Duke of Cambridge launches £50m Nobel-inspired climate prize
Image credit: Kate Middleton/PA
Prince William, the Duke of Cambridge, has launched a £50m prize – the Earthshot Prize – which aims to fund solutions for managing serious environmental challenges over the next decade.
The Earthshot Prize will award five £1m prizes each year over the next decade. Prizes will be awarded in five categories: protecting and restoring nature, including saving species from extinction; tackling air pollution such that everyone in the world breathes clean air; reviving oceans and ensuring that they can be used sustainably; reducing waste by ensuring that “the leftovers of one process become the raw materials of the next”; and managing climate change by building a carbon-neutral economy. Each “Earthshot” is underpinned by scientifically agreed targets, including the UN Sustainable Development Goals.
Individuals, groups of scientists or activists, businesses, governments, or even cities or countries may submit their proposals.
Winners will be announced every year from 2021 until the end of the decade. They will be selected by a star-studded judging panel: the Earthshot Prize Council. The panel includes Prince William, broadcaster and naturalist Sir David Attenborough, former UN climate chief Cristiana Figueres, environmental activist Hindou Oumarou Ibrahim, economist Ngozi Okonjo-Iweala, former PepsiCo CEO Indra Nooyi, astronaut Naoko Yamasaki, Queen Rania of Jordan, Alibaba founder Jack Ma, athletes Dani Alves and Yao Ming, and entertainers Shakira and Cate Blanchett. The panel will be supported by scientific advisers.
Prize money is to be provided by an alliance of founding partners, including the Paul G Allen Family Foundation and the Jack Ma Foundation.
The prize is the latest effort in the royal family’s recent history of environmental advocacy; William’s father Prince Charles has spoken for decades about sustainability, conservation and climate change and launched several sustainability initiatives. Now, Prince William has spoken about feeling that “we are at a tipping point” and that he has a responsibility to leave the world in a better condition for the sake of his children and grandchildren.
Speaking to BBC Radio 4’s Today programme, the Duke of Cambridge admitted that he had regularly wondered “what [his] father’s banging on about” in his youth: “He’s talked about this for a long time and long before people sort of cottoned on to climate change. So, I’ve always listened to and learnt and believed in what he was saying. I think the dotty person now would be the person who doesn’t believe in climate change,” he said.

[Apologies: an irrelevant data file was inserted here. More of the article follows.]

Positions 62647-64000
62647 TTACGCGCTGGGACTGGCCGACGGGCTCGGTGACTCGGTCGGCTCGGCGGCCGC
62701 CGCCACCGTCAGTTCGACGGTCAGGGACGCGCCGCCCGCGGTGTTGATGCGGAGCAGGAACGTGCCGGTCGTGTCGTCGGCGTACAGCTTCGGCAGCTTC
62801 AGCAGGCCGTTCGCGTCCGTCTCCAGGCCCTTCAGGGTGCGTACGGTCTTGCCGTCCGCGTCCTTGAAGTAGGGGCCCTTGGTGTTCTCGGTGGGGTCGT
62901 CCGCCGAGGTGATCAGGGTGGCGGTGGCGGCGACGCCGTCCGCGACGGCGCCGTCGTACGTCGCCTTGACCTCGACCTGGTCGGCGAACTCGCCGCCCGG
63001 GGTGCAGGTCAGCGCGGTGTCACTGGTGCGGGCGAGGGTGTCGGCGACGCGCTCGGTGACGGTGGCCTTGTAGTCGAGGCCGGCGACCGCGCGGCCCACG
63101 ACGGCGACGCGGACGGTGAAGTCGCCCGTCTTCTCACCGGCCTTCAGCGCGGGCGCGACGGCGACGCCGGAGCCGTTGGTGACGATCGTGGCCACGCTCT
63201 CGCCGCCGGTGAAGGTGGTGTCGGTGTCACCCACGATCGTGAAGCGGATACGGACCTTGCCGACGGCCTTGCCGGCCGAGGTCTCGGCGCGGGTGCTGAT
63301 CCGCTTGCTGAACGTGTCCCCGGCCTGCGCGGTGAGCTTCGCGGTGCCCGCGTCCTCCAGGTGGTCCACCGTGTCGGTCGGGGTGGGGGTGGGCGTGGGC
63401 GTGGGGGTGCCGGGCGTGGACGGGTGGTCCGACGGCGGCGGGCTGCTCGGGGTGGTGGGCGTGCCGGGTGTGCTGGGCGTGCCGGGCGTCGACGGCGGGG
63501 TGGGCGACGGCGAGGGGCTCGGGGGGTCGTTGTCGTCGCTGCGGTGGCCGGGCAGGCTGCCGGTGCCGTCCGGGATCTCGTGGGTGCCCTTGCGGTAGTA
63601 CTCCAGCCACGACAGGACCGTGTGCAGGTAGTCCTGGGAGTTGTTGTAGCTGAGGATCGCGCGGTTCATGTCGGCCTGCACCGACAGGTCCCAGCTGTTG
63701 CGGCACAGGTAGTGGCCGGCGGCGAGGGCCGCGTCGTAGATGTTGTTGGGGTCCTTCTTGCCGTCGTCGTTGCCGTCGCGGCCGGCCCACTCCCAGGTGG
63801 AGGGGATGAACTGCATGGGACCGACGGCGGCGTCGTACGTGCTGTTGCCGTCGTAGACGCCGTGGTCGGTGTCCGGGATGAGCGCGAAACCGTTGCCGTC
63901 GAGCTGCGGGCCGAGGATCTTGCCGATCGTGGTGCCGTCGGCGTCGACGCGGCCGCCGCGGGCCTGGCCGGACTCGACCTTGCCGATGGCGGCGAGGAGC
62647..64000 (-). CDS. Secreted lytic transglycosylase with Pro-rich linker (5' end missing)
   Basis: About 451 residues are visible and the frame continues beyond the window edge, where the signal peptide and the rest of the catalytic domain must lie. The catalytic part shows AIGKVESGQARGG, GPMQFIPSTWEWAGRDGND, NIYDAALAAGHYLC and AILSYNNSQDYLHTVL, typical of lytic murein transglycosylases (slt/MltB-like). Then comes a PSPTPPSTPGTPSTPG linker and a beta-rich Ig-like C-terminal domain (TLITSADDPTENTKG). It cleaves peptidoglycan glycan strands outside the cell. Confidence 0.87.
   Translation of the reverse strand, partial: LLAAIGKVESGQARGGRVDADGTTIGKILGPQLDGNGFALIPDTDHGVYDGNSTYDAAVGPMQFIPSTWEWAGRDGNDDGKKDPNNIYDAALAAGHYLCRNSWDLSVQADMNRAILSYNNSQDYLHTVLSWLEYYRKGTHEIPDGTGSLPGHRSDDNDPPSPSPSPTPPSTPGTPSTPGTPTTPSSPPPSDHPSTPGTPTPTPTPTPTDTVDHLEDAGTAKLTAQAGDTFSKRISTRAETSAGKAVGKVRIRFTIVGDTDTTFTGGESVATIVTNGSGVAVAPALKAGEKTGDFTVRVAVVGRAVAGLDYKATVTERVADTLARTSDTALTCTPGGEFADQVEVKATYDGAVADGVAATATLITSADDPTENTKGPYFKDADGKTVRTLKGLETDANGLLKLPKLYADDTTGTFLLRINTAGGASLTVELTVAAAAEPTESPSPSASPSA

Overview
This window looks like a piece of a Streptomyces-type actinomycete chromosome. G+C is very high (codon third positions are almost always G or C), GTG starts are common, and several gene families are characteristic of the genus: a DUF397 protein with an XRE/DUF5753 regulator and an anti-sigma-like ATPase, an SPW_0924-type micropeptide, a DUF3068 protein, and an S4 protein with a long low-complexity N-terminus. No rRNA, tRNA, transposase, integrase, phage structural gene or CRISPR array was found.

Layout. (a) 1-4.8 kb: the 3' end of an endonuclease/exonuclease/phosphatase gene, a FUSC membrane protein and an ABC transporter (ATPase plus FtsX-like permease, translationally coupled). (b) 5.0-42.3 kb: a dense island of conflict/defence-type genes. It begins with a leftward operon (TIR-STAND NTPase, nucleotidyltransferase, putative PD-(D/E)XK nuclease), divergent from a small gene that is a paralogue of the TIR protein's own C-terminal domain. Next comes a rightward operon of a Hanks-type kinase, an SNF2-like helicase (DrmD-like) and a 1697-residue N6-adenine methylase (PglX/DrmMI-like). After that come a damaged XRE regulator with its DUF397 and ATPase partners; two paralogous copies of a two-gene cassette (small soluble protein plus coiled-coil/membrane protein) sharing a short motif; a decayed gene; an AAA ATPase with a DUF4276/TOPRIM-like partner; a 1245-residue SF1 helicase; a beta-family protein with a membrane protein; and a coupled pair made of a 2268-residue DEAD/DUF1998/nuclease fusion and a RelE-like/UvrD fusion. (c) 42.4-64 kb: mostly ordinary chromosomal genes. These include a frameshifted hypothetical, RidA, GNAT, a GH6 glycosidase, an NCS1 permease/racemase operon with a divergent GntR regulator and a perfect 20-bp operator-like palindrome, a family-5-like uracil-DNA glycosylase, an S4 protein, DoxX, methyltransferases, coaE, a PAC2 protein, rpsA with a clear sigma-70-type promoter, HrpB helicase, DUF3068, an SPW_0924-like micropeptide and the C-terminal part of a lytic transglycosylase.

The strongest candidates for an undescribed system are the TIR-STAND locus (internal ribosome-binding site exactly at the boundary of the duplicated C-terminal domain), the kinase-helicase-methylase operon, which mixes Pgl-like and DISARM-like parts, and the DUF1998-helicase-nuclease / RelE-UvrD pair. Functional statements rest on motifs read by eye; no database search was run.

“This is a generational baton-handing; my grandfather started it, my father has picked it up and really accelerated that and I feel right now that it’s my responsibility, I really feel that we are at a tipping point,” Prince William told the BBC.
Prince William has been working on the Earthshot project for two years with his Royal Foundation. According to Kensington Palace, the prize is partly inspired by US President John F Kennedy’s Moonshot project, which has become synonymous with highly ambitious and exploratory technological goals.
“I felt very much that there’s a lot of people wanting to do many good things for the environment and what they need is a bit of a catalyst, a bit of hope, a bit of positivity that we can actually fix what’s being presented. And I think that urgency with optimism really creates action,” Prince William said. “So the Earthshot Prize is really about harnessing that optimism and that urgency to find solutions to some of the world’s greatest environmental problems.”
“We believe that this decade is one of the most crucial decades for the environment and by 2030 we really hope to have made huge strides in fixing some of the biggest problems the Earth faces.”
Speaking alongside Prince William on BBC Radio 4, naturalist and broadcaster Sir David Attenborough commented that even proposals which “may sound crackpot” would be welcomed, as long as they had the potential to make a difference.
James Robottom, IET Sustainability and Climate Change Lead, commented: “The IET welcomes the announcement of the Earthshot Prize. It is encouraging to see such prominent and well-respected individuals actively trying to inspire the development of new technology and solutions to tackle climate change.”
“Most of these challenges are significant, long-term, and require unprecedented collaborative action. Engineering is central to delivering them and we hope that together, in time, we can achieve a more sustainable planet that benefits us all,” he added.
Nominations open on 1 November. The first awards ceremony will be held in London in autumn 2021, with subsequent ceremonies in different cities each year. The winners will receive a global platform and prestigious profile in an effort to inspire the public and encourage the mass adoption of their solutions. Shortlisted nominees will also receive support and opportunities to scale up their work, including joining a network of other individuals and organisations working towards similar goals.
Every year, an Ipsos Mori poll will be conducted to measure levels of optimism about humanity’s ability to solve major challenges, in order to gauge the project’s success in inspiring the public to take positive action for the environment.
A series of short films will be release to coincide with the launch of Earthshot, inspired by the five Earthshot categories and narrated by young environmental activists such as Bindi Irwin.
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